So, maybe, leaving the EU and, thereby, excluding herself from TTIP, will offer Britain a chance to negotiate something better. I suspect that most of the people who oppose TTIP are unlikely to trust a British government not to agree to similar, or even worse, terms. Especially if there is seen to be a need to conclude negotiations quickly. Better, surely, to continue with the existing negotiations as part of the EU, pressing the case for national sovereignty to take precedence over corporate profits.
Get rid of regulations: Setting aside the ‘regulations’ that never really existed, like straight cucumbers and the number of bananas in a bunch,
what regulations will a future British government repeal? A minister from the ‘leave’ campaign insisted on TV on 23rd May that none of the protections of worker rights are threatened by our leaving.
What about consumer protection? Which, if any, such regulation is certain to be revoked? We need to know before we decide.
What about gender equality, including LBGT people? Many of the ‘leave’ camp espouse socially right-wing views. If you are someone who believes such ‘rights’ are a step too far, you no doubt hope that leaving will provide an opportunity to have them reversed. I, on the other hand, hope the majority of the British electorate are sufficiently liberal in their views to oppose any such move. Which is one of the reasons I am saying ‘don’t be so sure that everything you expect to gain from leaving will actually come to pass.’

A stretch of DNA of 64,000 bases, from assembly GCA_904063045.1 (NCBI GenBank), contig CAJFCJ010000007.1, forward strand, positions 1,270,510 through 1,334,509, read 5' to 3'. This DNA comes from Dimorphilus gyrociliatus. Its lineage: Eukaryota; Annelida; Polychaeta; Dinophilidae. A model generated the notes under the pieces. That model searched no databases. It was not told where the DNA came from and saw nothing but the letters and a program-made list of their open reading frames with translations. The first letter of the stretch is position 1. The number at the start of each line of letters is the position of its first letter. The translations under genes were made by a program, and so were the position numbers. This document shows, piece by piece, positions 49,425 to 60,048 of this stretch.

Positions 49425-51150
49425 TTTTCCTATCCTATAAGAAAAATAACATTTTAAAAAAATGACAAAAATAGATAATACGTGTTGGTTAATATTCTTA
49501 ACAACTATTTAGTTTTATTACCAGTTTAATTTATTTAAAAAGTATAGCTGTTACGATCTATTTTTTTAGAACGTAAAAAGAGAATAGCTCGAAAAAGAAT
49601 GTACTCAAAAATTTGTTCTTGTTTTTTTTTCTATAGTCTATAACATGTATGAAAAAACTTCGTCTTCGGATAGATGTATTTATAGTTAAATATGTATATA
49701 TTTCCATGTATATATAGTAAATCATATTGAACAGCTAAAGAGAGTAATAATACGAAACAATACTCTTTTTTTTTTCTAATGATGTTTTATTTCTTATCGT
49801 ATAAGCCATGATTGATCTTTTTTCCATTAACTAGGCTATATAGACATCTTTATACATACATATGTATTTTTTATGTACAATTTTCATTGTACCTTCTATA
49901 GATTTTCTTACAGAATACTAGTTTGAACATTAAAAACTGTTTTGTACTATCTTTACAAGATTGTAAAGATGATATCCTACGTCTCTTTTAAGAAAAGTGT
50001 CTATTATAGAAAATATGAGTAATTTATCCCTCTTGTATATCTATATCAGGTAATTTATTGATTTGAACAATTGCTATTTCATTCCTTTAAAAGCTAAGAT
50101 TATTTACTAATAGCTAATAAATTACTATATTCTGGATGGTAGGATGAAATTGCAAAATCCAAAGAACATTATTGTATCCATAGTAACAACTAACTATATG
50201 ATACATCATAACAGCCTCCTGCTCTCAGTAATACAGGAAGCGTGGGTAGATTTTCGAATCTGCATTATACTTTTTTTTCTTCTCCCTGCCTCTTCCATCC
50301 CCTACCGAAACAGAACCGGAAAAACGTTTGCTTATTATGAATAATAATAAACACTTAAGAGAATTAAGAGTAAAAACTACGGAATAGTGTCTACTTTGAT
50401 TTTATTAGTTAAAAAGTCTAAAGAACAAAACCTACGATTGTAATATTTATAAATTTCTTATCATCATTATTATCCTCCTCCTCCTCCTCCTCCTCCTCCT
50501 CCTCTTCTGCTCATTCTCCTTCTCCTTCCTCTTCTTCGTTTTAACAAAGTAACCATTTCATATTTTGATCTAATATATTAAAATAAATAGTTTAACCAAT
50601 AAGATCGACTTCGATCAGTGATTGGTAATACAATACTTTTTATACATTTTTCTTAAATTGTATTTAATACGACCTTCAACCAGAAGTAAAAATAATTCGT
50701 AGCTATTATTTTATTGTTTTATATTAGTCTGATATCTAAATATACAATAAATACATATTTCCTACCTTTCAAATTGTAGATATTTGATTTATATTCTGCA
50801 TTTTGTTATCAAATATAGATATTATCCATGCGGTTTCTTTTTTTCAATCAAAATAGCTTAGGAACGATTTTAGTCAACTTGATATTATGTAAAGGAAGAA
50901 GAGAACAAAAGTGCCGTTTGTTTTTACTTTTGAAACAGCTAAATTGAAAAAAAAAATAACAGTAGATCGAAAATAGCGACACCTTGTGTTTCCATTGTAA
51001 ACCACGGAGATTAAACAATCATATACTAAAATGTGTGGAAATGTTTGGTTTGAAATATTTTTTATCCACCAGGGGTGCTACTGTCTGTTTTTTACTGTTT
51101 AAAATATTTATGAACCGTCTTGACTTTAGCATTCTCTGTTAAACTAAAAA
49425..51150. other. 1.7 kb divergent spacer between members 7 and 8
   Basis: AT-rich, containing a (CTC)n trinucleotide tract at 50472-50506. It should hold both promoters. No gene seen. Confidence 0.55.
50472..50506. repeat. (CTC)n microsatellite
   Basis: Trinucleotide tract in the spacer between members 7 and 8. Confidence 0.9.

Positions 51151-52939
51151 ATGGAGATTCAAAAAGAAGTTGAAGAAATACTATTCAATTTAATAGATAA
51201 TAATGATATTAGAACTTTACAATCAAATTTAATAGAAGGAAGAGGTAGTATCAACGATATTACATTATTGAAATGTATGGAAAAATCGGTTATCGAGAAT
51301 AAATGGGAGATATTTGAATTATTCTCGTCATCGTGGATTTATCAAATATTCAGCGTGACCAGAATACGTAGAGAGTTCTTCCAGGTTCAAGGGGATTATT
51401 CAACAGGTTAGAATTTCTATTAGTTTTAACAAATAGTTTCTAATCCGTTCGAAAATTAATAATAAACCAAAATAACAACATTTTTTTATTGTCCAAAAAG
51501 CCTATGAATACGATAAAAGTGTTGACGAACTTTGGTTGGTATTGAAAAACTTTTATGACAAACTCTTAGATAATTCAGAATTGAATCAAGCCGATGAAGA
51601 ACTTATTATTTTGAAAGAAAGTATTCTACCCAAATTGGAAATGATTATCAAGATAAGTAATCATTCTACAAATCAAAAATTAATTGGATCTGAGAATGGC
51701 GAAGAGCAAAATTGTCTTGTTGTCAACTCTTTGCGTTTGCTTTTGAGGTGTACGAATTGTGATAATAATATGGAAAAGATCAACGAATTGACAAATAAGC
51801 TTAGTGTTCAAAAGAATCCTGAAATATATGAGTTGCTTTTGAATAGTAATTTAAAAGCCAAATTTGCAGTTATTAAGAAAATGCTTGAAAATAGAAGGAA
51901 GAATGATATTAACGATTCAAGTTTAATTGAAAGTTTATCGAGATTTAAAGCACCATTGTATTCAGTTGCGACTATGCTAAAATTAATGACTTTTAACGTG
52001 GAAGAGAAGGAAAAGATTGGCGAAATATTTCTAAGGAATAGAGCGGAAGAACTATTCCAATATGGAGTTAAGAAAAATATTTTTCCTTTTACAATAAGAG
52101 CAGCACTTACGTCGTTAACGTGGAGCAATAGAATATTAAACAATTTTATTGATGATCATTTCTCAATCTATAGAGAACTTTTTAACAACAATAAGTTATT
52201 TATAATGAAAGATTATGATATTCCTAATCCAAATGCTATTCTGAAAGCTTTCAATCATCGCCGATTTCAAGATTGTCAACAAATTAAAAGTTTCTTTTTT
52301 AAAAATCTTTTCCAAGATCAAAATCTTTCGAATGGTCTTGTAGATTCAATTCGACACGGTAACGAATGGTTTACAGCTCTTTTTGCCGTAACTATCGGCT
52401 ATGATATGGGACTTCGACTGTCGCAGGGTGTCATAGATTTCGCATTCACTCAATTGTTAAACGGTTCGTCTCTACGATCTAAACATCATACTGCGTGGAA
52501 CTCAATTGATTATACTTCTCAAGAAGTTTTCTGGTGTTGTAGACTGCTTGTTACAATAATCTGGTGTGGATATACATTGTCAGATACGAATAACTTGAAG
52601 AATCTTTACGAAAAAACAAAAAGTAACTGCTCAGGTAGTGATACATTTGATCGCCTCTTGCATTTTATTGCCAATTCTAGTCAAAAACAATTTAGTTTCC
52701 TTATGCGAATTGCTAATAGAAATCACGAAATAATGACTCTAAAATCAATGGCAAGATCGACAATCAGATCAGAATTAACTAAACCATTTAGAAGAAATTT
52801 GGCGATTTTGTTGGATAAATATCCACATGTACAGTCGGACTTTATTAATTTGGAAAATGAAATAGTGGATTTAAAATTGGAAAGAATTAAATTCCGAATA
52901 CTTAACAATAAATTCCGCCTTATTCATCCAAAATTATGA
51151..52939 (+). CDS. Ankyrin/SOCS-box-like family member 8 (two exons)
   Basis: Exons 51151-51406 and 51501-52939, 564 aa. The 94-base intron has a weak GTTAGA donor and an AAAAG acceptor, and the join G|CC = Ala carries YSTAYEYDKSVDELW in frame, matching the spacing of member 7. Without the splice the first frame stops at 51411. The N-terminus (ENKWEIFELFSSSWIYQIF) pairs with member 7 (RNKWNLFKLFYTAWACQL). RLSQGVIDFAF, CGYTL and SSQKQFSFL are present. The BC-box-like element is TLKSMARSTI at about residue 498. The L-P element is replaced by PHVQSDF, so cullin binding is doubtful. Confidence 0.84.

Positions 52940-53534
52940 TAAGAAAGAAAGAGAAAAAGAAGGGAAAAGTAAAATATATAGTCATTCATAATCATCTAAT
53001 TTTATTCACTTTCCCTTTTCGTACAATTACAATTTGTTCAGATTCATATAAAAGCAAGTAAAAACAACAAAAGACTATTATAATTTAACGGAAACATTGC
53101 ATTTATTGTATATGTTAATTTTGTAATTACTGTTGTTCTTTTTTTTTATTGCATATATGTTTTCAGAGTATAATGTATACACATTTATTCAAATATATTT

I hope that supporters of the ‘leave’ campaign will chip in with some serious answers to these questions. It is not enough to refute the dire predictions of the ‘remain’ camp. Nor to make loud claims of what a future Britain would be enabled to do if not restrained by her EU membership. If significant change is to follow from a decision to leave, what is the nature of such change? What are the practical implications?
And, if there is not a clear intention to back-track on what many see as the benefits of our membership, why bother?
4 thoughts on “#Brexit: What’s the Plan?”
Frank there is a fundamental contradiction in the Brexit case as expressed most of their campaigners. They say they want to control our borders to reduce the number of EU migrants coming in, but are also confident that they could get access to the EU’s free market after leaving “because they would want to trade with us”. The problem is that access to the free market is only available to countries like Norway and Switzerland if they also accept free movement of people. So the Brexit choice is to control borders and wreck the economy, or try for a free trade deal with the EU and quietly forget about the immigration issue. They cannot have it both ways.
Exactly. But their supporters seem to be unaware of this and other cons in their manifesto. I think many will be disappointed when they discover the truth too late.